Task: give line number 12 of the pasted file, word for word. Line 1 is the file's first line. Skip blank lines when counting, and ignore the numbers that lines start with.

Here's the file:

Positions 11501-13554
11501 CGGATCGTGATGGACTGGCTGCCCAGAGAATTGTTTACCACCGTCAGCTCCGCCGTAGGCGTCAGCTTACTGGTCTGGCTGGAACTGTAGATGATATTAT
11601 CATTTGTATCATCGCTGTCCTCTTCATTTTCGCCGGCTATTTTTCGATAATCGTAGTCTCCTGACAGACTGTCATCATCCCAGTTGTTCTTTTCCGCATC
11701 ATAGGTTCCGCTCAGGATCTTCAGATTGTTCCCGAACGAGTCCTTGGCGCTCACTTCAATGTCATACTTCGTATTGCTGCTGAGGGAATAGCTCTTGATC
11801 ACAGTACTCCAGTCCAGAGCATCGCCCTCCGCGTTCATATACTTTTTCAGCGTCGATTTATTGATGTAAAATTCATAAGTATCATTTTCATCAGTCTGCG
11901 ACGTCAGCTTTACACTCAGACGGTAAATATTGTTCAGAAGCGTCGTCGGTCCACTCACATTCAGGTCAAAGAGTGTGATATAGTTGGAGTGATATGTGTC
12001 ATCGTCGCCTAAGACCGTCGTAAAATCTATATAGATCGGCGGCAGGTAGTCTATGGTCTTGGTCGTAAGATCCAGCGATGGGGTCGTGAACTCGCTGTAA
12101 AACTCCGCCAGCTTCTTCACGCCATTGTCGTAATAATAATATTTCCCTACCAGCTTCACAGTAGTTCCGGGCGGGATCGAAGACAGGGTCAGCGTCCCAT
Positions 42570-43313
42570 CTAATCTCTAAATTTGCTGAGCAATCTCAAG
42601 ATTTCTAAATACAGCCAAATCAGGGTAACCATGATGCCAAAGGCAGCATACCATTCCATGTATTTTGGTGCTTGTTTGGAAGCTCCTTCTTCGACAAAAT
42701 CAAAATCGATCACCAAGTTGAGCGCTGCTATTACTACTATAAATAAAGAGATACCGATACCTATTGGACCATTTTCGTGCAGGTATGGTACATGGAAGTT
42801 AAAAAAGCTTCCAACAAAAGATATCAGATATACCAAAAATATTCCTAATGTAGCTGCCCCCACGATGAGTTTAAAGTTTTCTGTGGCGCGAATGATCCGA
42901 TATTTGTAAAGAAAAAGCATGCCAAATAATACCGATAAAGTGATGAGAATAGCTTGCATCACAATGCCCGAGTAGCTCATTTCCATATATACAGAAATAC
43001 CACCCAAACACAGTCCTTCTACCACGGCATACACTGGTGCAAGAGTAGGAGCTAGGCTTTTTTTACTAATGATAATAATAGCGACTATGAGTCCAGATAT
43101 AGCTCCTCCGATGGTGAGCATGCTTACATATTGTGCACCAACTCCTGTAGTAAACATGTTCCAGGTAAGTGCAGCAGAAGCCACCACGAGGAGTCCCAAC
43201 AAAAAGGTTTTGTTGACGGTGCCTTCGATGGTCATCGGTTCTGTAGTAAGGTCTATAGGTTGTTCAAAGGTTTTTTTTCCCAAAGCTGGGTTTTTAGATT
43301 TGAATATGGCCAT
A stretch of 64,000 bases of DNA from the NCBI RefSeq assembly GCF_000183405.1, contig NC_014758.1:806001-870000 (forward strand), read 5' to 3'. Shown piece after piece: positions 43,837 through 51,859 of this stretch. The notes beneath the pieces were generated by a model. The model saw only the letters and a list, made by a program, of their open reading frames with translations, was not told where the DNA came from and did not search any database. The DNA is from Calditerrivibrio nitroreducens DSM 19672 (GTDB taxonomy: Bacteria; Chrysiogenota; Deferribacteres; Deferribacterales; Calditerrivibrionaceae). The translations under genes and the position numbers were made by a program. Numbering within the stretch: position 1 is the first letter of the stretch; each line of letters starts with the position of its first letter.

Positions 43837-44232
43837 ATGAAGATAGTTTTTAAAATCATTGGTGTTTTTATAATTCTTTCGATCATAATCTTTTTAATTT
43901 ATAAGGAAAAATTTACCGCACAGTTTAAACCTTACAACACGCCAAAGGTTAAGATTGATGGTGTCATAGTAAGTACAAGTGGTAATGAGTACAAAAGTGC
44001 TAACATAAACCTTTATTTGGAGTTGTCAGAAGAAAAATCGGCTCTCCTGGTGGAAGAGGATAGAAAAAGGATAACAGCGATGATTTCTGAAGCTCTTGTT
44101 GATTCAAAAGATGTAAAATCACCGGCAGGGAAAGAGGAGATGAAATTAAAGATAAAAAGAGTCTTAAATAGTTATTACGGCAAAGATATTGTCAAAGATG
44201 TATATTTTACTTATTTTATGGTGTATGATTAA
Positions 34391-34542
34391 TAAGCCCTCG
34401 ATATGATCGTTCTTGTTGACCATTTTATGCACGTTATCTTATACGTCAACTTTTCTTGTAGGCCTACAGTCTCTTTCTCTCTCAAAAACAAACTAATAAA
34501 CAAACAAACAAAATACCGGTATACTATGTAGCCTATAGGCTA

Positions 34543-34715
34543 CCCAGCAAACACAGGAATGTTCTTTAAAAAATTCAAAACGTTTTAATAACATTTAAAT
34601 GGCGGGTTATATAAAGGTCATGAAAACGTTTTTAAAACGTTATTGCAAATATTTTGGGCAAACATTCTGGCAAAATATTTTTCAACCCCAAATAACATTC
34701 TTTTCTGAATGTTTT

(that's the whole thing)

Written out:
42701 CAAAATCGATCACCAAGTTGAGCGCTGCTATTACTACTATAAATAAAGAGATACCGATACCTATTGGACCATTTTCGTGCAGGTATGGTACATGGAAGTT